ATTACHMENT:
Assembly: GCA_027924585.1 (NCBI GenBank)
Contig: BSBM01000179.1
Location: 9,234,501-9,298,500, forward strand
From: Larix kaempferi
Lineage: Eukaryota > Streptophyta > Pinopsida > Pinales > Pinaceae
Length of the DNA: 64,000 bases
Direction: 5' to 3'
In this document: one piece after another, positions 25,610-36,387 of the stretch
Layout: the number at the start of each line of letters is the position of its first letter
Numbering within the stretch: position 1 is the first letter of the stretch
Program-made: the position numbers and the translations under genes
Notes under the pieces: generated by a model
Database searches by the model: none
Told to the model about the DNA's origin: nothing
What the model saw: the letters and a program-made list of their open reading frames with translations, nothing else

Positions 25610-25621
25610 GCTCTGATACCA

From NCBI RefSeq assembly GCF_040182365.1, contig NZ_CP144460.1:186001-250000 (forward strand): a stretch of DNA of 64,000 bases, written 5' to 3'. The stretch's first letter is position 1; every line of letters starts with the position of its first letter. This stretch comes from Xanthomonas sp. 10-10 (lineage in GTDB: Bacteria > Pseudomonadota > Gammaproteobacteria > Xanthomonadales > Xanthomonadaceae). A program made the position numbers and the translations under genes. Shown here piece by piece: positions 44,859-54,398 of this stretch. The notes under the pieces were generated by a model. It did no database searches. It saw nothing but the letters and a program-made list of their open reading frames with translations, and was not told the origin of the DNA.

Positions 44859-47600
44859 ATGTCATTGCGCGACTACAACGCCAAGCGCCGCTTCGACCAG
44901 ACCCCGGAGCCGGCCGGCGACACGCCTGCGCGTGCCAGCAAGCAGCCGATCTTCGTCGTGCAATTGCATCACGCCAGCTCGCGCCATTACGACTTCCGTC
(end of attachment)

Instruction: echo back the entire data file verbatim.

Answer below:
Assembly: GCA_027924585.1 (NCBI GenBank)
Contig: BSBM01000179.1
Location: 9,234,501-9,298,500, forward strand
From: Larix kaempferi
Lineage: Eukaryota > Streptophyta > Pinopsida > Pinales > Pinaceae
Length of the DNA: 64,000 bases
Direction: 5' to 3'
In this document: one piece after another, positions 25,610-36,387 of the stretch
Layout: the number at the start of each line of letters is the position of its first letter
Numbering within the stretch: position 1 is the first letter of the stretch
Program-made: the position numbers and the translations under genes
Notes under the pieces: generated by a model
Database searches by the model: none
Told to the model about the DNA's origin: nothing
What the model saw: the letters and a program-made list of their open reading frames with translations, nothing else

Positions 25610-25621
25610 GCTCTGATACCA

From NCBI RefSeq assembly GCF_040182365.1, contig NZ_CP144460.1:186001-250000 (forward strand): a stretch of DNA of 64,000 bases, written 5' to 3'. The stretch's first letter is position 1; every line of letters starts with the position of its first letter. This stretch comes from Xanthomonas sp. 10-10 (lineage in GTDB: Bacteria > Pseudomonadota > Gammaproteobacteria > Xanthomonadales > Xanthomonadaceae). A program made the position numbers and the translations under genes. Shown here piece by piece: positions 44,859-54,398 of this stretch. The notes under the pieces were generated by a model. It did no database searches. It saw nothing but the letters and a program-made list of their open reading frames with translations, and was not told the origin of the DNA.

Positions 44859-47600
44859 ATGTCATTGCGCGACTACAACGCCAAGCGCCGCTTCGACCAG
44901 ACCCCGGAGCCGGCCGGCGACACGCCTGCGCGTGCCAGCAAGCAGCCGATCTTCGTCGTGCAATTGCATCACGCCAGCTCGCGCCATTACGACTTCCGTC